December 11, 2012
A small illustration I did for this past weekend's Wall Street Journal on identity fraud rings operating close to home. The sketches below were first done using the Paper app for the iPad and then tightened up in photoshop before going to the ink and digital finish (above.) Much thanks to AD Mark Tyner.
Also signed prints are now officially available in the shop!
November 28, 2012
Last week I illustrated my first Sunday Review cover for the New York Times. The opinion piece by James Atlas touched upon aspects of changing coastlines and vanishing civilizations throughout history and up through present day. Erich Nagler, Art Director for the Sunday Review, proposed an underwater Antlantis-type view of New York City, which I started in the sketches below, ultimately adding in a bit more sea life and light to the adjusted Statue of Liberty scene.
It was a pleasure to get to share the paper with so many great illustrations in the Sunday paper, and an additional surprise to see it cited by Brian Williams on NBC Nightly News the following day.
November 5, 2012
I got a call from The New Yorker to illustrate this week's review of Robert Zemeckis's new film "Flight" starring Denzel Washington. Even though I only had access to a few interviews and trailers, I enjoyed the challenge of keeping things simple and a bit more iconic in the sketches.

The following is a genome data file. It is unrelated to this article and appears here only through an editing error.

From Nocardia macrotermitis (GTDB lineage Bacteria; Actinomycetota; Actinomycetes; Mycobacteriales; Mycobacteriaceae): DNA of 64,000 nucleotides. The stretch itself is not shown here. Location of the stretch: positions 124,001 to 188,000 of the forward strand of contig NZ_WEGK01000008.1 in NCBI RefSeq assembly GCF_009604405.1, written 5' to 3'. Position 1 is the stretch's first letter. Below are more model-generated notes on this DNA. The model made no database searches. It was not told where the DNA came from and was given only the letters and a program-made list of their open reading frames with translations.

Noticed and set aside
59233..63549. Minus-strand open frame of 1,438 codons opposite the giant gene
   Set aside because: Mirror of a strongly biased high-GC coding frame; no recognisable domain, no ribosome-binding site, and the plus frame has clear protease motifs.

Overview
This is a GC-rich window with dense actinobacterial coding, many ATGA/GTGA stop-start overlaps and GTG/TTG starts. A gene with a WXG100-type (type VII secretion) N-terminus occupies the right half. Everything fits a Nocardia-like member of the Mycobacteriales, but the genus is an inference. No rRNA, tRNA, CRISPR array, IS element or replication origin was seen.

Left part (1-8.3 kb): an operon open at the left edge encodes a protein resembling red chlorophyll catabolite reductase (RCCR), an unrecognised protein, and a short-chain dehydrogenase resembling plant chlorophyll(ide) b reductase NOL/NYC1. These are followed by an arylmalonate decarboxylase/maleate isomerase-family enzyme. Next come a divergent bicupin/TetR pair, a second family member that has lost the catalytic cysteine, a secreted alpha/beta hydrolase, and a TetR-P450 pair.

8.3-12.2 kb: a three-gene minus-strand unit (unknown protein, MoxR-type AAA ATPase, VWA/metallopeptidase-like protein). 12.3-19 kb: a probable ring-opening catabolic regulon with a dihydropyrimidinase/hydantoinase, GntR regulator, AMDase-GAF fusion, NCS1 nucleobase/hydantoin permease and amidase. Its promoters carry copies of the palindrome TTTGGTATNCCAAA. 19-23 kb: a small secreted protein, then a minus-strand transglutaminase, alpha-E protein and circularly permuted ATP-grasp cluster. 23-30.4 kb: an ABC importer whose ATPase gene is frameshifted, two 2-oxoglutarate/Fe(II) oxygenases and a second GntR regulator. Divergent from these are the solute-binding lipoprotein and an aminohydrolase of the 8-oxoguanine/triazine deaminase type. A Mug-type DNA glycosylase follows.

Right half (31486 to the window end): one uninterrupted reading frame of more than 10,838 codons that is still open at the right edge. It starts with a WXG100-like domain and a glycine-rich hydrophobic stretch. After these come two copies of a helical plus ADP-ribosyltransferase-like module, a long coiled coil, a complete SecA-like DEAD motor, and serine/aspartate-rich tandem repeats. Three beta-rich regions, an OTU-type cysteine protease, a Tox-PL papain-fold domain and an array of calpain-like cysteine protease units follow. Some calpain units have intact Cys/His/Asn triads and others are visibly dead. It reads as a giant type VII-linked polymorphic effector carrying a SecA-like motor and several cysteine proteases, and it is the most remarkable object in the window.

Much thanks to AD Chris Curry.
October 17, 2012
August 28, 2012
Medical Mystery series illustration in today's Washington Post. This story followed a man whose skin condition symptoms misled doctors for nearly a decade. The sketches below were based on one point in the article when a seminar of 20 medical specialists were brought in to consult on the situation. This apparently included a lot of "head scratching." Art Director Brad Walters.
July 31, 2012
June 26, 2012
Last fall I started working with Nike to illustrate a series of comic-book-type cityscapes designed to be staging backdrops for large-format displays for the just released Jordan 'Dominate Training' campaign, featuring photos of Chris Paul.